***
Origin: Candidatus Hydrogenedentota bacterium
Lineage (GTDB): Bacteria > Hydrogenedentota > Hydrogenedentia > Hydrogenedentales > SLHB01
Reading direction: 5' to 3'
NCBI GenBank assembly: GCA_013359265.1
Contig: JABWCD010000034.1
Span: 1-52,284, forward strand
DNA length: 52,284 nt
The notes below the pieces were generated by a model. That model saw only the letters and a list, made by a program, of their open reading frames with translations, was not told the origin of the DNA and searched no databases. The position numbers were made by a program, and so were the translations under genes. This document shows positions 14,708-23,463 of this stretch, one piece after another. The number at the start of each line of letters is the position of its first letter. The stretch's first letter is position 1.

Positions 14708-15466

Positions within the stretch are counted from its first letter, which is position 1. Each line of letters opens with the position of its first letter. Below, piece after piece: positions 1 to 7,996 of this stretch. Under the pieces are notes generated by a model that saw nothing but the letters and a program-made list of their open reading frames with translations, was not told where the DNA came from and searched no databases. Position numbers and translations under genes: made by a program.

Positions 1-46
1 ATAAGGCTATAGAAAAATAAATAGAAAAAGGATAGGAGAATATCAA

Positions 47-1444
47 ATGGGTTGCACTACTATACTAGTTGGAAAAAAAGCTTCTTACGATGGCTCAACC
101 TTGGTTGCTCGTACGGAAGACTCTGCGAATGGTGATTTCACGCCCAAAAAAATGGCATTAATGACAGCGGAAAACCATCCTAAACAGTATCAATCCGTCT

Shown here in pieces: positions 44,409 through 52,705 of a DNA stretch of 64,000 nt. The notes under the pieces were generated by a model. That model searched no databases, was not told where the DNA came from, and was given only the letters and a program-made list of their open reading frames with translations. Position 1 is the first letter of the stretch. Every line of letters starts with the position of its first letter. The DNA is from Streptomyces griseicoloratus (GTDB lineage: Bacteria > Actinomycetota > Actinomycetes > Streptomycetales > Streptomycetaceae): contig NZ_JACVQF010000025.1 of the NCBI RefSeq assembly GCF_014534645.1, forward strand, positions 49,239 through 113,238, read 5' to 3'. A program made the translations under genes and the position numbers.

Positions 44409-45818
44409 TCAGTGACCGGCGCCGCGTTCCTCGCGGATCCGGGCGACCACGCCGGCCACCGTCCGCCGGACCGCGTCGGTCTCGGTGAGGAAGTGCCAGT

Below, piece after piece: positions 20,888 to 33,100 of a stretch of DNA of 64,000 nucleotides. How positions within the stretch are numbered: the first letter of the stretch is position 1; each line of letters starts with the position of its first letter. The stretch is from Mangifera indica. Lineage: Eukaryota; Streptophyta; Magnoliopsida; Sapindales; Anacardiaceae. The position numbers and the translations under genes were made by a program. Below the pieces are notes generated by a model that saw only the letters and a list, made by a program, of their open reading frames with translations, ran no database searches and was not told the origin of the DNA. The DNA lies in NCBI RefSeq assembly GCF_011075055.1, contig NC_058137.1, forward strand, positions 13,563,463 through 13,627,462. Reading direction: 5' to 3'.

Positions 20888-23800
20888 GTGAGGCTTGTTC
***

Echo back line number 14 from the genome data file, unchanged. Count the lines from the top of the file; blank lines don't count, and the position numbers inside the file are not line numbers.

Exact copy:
47 ATGGGTTGCACTACTATACTAGTTGGAAAAAAAGCTTCTTACGATGGCTCAACC